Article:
Differentiated by the notable city and the broader surrounding area, the City of Manchester and the Greater Manchester county is the second largest urban area after London. In recent times, it has been a hive of development, gaining traction as a city hailed by many as being worthy of challenging London in the future. A problem issue with cities is that, while the constant enhancement of the area breeds sources of revenue, it comes at the detriment of the natural environment.
Out of the 338 acres of woodland across 13 wooded areas, Manchester has more than 11 million trees. Even with a city present, the tree canopy cover is above the national average, currently at 21.1% as opposed to the average 16%. Part of what has given Manchester a superior tree canopy cover to the average is that many of the recent developments involved design considerations that worked towards constructing green infrastructure.
Trees are common natural assets that appear in both urban and rural areas, playing a crucial role in adding to the ecological standard and biodiversity value of a location.
More trees are expected to be planted – the City of Trees already planting more than 500,000 to date – but even that won’t prevent Manchester City Council and the Greater Manchester Combined Authority (GMCA) from restricting planning applications that could further reduce the number of trees. It is only possible to bypass issues in relation to trees by arranging a tree survey and allowing an arboriculturist to assist with tree problems and planning applications.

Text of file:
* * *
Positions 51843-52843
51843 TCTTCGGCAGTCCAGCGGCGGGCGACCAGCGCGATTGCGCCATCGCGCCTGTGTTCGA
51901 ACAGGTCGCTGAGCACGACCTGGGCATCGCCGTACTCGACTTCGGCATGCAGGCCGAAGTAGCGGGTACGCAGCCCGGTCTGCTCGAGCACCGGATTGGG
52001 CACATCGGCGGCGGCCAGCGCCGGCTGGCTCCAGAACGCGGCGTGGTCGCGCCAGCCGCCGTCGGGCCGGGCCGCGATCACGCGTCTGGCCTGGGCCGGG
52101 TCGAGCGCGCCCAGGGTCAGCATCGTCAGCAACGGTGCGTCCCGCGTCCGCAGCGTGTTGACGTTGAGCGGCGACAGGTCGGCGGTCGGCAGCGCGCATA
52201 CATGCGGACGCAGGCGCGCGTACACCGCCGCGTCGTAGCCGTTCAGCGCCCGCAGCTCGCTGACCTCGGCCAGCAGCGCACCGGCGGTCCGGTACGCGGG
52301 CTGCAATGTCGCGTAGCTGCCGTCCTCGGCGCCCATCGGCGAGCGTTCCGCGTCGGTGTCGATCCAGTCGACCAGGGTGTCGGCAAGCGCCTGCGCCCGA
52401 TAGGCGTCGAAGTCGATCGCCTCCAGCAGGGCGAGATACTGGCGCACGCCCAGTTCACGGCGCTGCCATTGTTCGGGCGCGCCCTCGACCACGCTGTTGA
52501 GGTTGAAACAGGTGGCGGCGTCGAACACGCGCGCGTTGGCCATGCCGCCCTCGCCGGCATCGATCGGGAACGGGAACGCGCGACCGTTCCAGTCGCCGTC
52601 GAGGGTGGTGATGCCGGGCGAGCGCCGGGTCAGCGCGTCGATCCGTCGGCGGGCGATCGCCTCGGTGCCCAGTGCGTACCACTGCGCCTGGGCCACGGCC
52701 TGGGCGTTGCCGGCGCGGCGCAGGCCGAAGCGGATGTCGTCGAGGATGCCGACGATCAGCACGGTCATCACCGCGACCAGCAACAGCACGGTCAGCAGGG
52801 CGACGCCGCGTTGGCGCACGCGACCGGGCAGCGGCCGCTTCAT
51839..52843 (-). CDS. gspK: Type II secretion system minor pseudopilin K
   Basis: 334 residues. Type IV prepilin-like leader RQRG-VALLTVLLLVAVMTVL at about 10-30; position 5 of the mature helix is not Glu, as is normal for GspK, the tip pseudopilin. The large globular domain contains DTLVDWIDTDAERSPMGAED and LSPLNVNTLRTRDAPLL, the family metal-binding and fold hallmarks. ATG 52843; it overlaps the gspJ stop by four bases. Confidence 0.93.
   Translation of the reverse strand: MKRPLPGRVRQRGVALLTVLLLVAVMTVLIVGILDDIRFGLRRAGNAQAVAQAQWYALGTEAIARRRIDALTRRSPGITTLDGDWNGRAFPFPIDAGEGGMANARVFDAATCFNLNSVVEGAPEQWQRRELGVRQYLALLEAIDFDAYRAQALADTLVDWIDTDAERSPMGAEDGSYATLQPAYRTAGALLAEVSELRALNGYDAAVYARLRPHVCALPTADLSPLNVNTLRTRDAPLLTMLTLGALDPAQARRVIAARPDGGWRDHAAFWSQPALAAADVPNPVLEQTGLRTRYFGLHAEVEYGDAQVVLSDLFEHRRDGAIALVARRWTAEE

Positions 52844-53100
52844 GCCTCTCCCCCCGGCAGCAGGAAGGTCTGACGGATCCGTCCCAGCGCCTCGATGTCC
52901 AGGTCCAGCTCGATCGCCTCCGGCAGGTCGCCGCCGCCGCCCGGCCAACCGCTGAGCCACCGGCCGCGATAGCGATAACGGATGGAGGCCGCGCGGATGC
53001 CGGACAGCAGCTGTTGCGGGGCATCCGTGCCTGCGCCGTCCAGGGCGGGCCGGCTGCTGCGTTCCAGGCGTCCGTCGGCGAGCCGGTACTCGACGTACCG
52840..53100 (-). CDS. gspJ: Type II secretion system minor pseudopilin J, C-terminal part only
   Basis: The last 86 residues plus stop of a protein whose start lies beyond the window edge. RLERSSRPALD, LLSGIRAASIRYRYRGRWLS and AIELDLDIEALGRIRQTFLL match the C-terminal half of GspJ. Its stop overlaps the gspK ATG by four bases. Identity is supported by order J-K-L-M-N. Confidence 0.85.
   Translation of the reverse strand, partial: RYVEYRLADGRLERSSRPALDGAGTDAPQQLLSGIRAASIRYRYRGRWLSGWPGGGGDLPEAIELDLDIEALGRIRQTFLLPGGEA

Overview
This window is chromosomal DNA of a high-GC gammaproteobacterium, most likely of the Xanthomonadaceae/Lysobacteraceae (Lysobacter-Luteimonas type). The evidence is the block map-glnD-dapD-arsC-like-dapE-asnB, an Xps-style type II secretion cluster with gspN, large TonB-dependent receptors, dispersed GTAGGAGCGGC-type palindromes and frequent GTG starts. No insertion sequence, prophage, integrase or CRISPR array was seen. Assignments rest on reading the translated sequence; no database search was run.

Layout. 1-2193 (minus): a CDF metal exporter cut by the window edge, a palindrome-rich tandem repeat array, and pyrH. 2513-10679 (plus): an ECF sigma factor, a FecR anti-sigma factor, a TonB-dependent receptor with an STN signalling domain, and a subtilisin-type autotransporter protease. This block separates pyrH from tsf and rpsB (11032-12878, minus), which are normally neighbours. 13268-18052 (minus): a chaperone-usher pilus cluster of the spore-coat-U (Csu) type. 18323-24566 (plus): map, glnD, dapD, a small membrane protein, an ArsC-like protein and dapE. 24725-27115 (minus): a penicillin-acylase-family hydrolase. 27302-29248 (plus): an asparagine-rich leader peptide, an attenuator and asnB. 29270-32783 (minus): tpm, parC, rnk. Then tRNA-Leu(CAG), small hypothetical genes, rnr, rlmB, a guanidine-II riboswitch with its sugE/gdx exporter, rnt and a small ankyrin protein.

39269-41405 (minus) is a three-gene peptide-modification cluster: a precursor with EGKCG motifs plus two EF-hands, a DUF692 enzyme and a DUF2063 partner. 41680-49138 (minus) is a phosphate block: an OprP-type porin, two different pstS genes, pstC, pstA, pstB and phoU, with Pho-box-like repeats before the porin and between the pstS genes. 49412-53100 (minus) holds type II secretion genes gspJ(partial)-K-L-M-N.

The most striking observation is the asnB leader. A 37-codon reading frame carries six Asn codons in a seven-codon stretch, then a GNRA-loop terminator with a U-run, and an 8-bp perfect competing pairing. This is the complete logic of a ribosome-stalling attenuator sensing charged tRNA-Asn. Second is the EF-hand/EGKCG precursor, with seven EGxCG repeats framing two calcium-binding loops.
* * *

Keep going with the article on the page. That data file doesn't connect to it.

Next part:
Development Obstacles Caused by Trees
Instead of allowing trees from suffering unnecessarily, the local council are able to protect specific trees within their jurisdiction. Tree Preservation Orders (TPOs) and conservation areas act as the two primary methods of protecting trees, with multiple similarities between them, such as the need to ask the local planning authority up to six weeks notice before any works that could cause wilful damage to trees in relation to the site. A difference between the two, however, is the fact that a Tree Preservation Order (TPO) can apply to any individual trees while a conservation area applies to any and all trees that are located in an outlined location.
Prior to a planning project, it is understandable to not see trees on the development site as an important factor. Trees, however, emit oxygen, soak up carbon dioxide and act as a home to certain protected species including red squirrels and bats, making them a valuable asset in the eyes of the local authorities. Depending on the condition, trees can also require inspections for health and safety purposes. With that in mind, anyone developing land should consider the potential need for tree services, particularly as the local council could have opted to protect specific trees.
An arboricultural consultant will attend a site for tree surveys with the intention of reviewing information about the proposed development and addressing it in relation to present trees. If trees and other vegetation are expected to face disturbance or vice versa, the trees will face intervention or the project will undergo changes. A tree survey report containing all findings from the assessment can then be put together and sent across to the local planning authority, removing any obstacles to trigger a successful planning application.
Tree Reports to Support Planning